Sculpture is one of the oldest art forms and has a rich history that stretches back to some of the earliest civilisations. But as with other art forms, the styles of sculpture have changed and diversified into different types that reflect the prevailing trends of the period. Today there are many forms of sculpture. They can overlap, but there are several distinct categories that most modern and classical sculpture can be divided into.
According to the Metropolitan Museum of Art's Heilbrunn Time line of Art History, Relief sculpture is "sculpture that projects in vary degrees from a two-dimensional background." Relief sculpture is among the oldest forms of sculpted art. The Crafty Art World website breaks down Relief sculpture into three major types, based on how far out from the two dimensional background the sculpture rises. Bas-relief has a very low degree of relief from the base, and is present in the surfaces of famous buildings such as the Parthenon in Greece. Alto-relief sculpture has a high degree of relief; the sculptures emerge from the flat base background, such as the sculptures of ancient pharaohs on their temples in Egypt. Sunken-relief sculptures are actually carved into the base itself and have a negative degree of relief.
Free-standing sculpture, also known as sculpture in-the-round, likely represents the form of sculpture most recognisable to modern people. Free-standing sculpture is any work of sculpture which can be viewed from any angle around the pedestal. This kind of sculpture includes some of the most famous works of sculpture throughout time: the statuary works of the Greek, Roman, Medieval and Classical eras, including Michaelangelo's David. Another work of even more ancient free-standing sculpture is Glykon's Hercules, as seen on the University of Southern California at Los Angeles's website on statuary found within the Baths of Caracalla, in Rome. In the modern era, statuary and free-standing sculptures are still being used to glorify the achievements and legacies of important historical figures. One of the most famous statues of George Washington was carved by Horatio Greenough in 1840 and now rests, according to the Smithsonian Press - Legacies website, within the Smithsonian Museum of History and Technology in Washington, D.C.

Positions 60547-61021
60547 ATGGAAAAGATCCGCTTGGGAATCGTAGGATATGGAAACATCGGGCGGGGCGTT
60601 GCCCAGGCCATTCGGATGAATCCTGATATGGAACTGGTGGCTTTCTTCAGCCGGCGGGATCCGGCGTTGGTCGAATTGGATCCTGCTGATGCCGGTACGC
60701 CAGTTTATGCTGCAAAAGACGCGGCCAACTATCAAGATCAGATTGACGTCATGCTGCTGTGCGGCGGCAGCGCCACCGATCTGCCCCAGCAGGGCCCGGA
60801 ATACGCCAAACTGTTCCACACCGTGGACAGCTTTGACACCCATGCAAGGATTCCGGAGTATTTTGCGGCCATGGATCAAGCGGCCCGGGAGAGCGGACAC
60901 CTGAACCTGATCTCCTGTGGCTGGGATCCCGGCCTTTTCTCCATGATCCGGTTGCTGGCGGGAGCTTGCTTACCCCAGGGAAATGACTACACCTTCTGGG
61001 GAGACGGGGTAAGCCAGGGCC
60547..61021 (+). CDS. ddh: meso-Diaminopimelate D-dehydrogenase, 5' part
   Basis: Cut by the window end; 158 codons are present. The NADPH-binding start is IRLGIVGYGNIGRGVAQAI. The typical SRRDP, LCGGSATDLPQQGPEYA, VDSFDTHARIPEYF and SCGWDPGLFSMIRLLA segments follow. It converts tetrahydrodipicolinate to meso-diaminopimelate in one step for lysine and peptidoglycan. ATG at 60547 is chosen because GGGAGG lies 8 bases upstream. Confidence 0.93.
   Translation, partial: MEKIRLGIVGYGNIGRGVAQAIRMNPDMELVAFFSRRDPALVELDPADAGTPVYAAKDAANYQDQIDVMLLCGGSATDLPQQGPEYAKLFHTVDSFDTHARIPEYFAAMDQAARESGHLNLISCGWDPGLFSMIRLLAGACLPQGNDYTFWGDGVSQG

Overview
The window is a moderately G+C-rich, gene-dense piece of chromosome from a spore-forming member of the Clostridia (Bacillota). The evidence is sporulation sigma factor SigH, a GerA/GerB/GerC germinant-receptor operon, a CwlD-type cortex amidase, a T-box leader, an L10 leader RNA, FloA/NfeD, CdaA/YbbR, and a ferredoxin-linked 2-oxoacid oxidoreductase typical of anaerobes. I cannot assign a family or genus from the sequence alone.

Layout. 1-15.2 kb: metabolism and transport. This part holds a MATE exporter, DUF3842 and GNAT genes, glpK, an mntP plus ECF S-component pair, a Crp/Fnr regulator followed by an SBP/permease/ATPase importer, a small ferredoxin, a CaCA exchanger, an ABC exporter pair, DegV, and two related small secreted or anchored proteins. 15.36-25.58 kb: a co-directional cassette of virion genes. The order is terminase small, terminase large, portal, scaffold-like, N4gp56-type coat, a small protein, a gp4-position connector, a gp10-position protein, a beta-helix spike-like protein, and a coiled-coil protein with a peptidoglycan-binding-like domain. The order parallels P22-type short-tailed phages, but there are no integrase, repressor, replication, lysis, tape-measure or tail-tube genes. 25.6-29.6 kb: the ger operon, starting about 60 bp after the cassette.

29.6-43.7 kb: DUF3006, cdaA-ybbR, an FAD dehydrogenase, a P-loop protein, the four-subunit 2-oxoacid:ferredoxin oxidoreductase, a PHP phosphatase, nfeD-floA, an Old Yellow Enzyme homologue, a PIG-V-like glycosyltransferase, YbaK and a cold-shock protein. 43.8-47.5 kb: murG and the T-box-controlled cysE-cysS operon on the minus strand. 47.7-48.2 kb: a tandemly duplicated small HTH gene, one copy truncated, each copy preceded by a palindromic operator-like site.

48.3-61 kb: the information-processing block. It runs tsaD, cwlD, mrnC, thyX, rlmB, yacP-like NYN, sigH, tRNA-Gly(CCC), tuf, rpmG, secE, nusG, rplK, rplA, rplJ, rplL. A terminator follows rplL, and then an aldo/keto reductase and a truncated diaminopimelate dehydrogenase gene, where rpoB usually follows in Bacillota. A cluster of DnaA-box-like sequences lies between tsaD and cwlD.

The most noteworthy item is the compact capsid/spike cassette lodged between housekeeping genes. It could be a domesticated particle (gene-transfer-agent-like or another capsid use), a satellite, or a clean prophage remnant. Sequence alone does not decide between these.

Kinetic sculpture is free-standing sculpture that moves, either by mechanical power or under the power of wind or water. Fountains are a form of kinetic sculpture, although in that special case the sculpture is not powered by the water but lives within the shapes and forms of the water as it arcs over and through the air.
Another more modern form of sculpture is known as Assemblage sculpture, which is sculpture pieced together from found or scavenged items that have little or no relationship to one another. Contemporary Art Dialogue's website defines assemblage art as "non-traditional sculpture, made from recombining found objects. Some of these objects are junk from the streets." These pieced-together bits of castoff debris are arranged in an aesthetically pleasing shape to the artist and then presented to its audiences to provoke thought and reaction. Collages are a sort of two-dimensional representation of assemblage sculpture.
- University of Southern California at Los Angeles: Sculpture from the Baths
- Smithsonian Press -- Legacies -- Shrine to the Famous: George Washington, sculpture by Horatio Greenough, 1840
- Designs by La Paso: Kinetic Sculptures: Wind Art
- Tate Collection: Kinetic Art
- Metropolitan Museum of Art: Heilbrunn Timeline of Art History: American Relief Sculpture
- CraftyArtWorld: Relief Sculpture